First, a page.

Covers are such an important part of the comic, as that is what the potential reader first sees. It will be what draws them in and peaks their interest, this interest could be for many reasons; such as recognizing a familiar and trusted logo or character, bright colours that catch your eye, an interesting free gift, a humorous strip that makes you want to see what’s inside, a cover girl that you can identify with or the promise of exciting stories inside.
Looking at just the 11 DC Thomson girls comics, I’ve identified 10 categories of covers that were most common. Of course there are some variations within these and I’m not going into composition details or other details just the main picture on the cover. So here are the 10 categories, in no particular order:
- Comic’s Namesake – Comic Strip
Apart from Spellbound, all the other DCT titles were girl names, so it made sense to create a character to represent the title. Giving that character a humorous strip on the cover, starts things off on a nice light note. With a lot of comics doing this, there was some variation in how this strip would be represented between comics, keeping things fresh. Usually though the strip kept to the format of having one large panel and some smaller panels (I only count those that had at least two panels with continuing narrative in this category).
To start this trend off was of course, Bunty. While the Bunty character went through some updates and changes in hairstyle, for a long run the cover consisted of 2-4 small panels and one larger panel of Bunty there weren’t any speech bubbles just rhyming text captions. The layout was played around with at times to keep things interesting. This general theme lasted for nearly 30 years, the majority of Bunty’s lifetime, so it must have been successful. This is probably why when Tracy launched,(after some short lived comics by DCT) it stayed close to this formula. It seemed to be trying to capture the classic look of some of the more long running comics. Tracy was another blonde girl, accompanied by her budgie, Elton, with white background and with usually just one or two panels, it had captions rather than speech bubbles. This pretty much stayed for the entirety of its run.
I include Mandy in this category although it is a little different from the others, as it continued the comic strip on the back page (or inside cover), but as there was more than one panel at the front and it is a title character, I’ll include it here. This setup did give it advantage over others in this category as it left more space on the cover for the set-up. The strip used speech bubbles rather than captions. It had a very clean look and followed the same pattern for a long time, with white background and full profile of Mandy, making the whole cover for eye catching. This style was kept for about the first 11 years of the comic. Similar to Mandy, Debbie also had a comic strip with one large panel and one small panel that continued on the back page, although it was Debbie’s younger sister Maisie that would mostly take the lead in the story. Prior to those covers Debbie tried a few different cover types.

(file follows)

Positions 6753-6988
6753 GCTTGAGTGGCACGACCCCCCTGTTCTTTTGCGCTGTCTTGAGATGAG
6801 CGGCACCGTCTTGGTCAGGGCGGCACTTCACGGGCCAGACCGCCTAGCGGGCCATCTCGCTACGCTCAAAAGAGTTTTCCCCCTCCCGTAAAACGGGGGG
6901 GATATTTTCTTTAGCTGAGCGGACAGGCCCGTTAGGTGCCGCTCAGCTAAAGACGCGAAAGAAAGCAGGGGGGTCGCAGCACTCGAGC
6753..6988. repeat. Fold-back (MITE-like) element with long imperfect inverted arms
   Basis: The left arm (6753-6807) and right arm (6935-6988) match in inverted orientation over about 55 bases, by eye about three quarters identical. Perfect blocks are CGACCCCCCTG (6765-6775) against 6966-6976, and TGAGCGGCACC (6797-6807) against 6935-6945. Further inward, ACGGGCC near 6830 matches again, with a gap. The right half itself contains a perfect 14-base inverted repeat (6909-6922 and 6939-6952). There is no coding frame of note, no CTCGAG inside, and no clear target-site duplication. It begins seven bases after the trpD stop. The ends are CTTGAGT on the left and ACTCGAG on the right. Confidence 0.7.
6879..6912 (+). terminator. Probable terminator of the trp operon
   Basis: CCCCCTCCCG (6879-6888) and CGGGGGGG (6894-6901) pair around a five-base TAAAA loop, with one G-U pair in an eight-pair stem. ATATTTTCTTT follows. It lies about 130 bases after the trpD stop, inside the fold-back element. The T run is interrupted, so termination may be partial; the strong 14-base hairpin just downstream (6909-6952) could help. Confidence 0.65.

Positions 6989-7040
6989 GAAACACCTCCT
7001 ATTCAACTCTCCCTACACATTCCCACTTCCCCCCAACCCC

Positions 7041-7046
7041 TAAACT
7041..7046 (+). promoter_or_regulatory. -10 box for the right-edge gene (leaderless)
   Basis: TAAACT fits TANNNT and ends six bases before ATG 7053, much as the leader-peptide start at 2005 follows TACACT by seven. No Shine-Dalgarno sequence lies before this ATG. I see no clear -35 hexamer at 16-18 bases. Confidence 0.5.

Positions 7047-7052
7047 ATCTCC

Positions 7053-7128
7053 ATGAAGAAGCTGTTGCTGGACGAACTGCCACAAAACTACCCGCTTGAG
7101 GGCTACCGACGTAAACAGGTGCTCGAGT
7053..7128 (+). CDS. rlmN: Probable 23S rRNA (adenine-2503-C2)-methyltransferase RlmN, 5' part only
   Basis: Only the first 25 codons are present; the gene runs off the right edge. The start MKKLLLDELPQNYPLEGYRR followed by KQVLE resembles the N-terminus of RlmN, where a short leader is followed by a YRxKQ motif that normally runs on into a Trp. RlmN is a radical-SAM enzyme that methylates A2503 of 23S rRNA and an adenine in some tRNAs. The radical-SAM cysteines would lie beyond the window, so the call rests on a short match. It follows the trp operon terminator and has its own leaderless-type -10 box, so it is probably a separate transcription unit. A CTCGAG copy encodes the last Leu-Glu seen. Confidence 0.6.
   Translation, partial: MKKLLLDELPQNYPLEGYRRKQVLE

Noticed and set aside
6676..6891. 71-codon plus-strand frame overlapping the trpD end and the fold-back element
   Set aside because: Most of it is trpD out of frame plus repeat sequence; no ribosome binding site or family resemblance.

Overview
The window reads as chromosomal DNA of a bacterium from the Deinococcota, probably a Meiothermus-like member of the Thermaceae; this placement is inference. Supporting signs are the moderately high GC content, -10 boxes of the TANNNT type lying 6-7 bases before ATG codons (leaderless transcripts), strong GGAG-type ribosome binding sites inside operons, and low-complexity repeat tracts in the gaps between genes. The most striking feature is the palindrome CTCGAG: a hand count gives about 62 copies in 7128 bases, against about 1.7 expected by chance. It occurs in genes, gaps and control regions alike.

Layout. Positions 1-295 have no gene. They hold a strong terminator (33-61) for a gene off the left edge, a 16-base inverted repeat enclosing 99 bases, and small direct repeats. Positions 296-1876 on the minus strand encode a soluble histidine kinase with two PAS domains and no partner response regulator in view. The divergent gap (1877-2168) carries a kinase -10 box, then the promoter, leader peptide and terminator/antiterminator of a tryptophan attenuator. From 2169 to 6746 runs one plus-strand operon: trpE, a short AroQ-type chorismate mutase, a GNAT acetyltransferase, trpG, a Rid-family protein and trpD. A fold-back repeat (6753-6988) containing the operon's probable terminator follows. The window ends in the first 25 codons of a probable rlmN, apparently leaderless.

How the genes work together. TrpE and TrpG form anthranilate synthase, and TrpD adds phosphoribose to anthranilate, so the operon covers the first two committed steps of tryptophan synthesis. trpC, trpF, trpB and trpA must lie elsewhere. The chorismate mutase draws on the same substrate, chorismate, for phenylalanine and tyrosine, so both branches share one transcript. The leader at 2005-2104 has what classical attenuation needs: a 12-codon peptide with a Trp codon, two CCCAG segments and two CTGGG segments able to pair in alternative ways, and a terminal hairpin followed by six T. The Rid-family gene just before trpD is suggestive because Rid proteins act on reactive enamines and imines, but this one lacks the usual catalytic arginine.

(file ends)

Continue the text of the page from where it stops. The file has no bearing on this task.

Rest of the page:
Diana, had many different covers, but occasionally had a Diana strip as the cover. Initially it seems to have started with just a 3 panel strip at the bottom of the page with Diana and her friend Wendy. Later she got a full cover strip, some with the title Diana’s Daydream, so there would be a boxed panel followed by several cloud “daydream” panels and back to boxed panel when Diana was back to reality. As I don’t have too many issues during this time, so unsure how long it lasted or if there were other variations, it was bit different format to the Bunty and Tracy strips, although yet another blonde girl!
So quite a popular category and I think it does work well as a cover. Along with logo it brings instant brand recognition, stories inside may change but to have a familiar character, someone to visually identify with book,and have adventures to follow is quite effective.
- Comic’s Namesake as a Cover Girl
I consider this to be a separate category, though the lines sometimes get it bit blurry with the previous . But while these covers might have a strip inside they weren’t a straight continuation from cover. Sometimes these covers could have a caption box but that was it. Comics mentioned in previous section, Mandy and Tracy switched to these type of covers but this wasn’t a very big change for them.
In general, these comics made a good job of making these characters look distinct, such as the girl with a dark-haired bob is instantly recognisable as Mandy. Also the character’s often had a companion, whether it was Tracy’s budgie, Elton, or Judy’s three kittens, which again created a familiar visual for the reader. While characters changed their looks to keep with the times, Judy had the most drastic makeover. She started out as a platinum blonde straight haired girl, mostly wearing dungarees and when she returned after a break she became a curly haired brunette! This may have helped to distinguish her a bit more from other blondes and certainly when Tracy joined up it was easy to see who was who. Tracy and Emma and then of course Judy later joined with Mandy to become M&J. While initially the M&J covers were same style to their inside strip, they later got a more painted look.
Debbie was a bit different as it first depicted character with a full busy background of events going on in frame. Then it changed to a close up Debbie with a plain coloured background. Sometimes this picture would have a frame, such as pumpkins for Halloween. The comic Emma had the gimmick of Emma being a reporter, so the covers with Emma often included the person she was interviewing that week.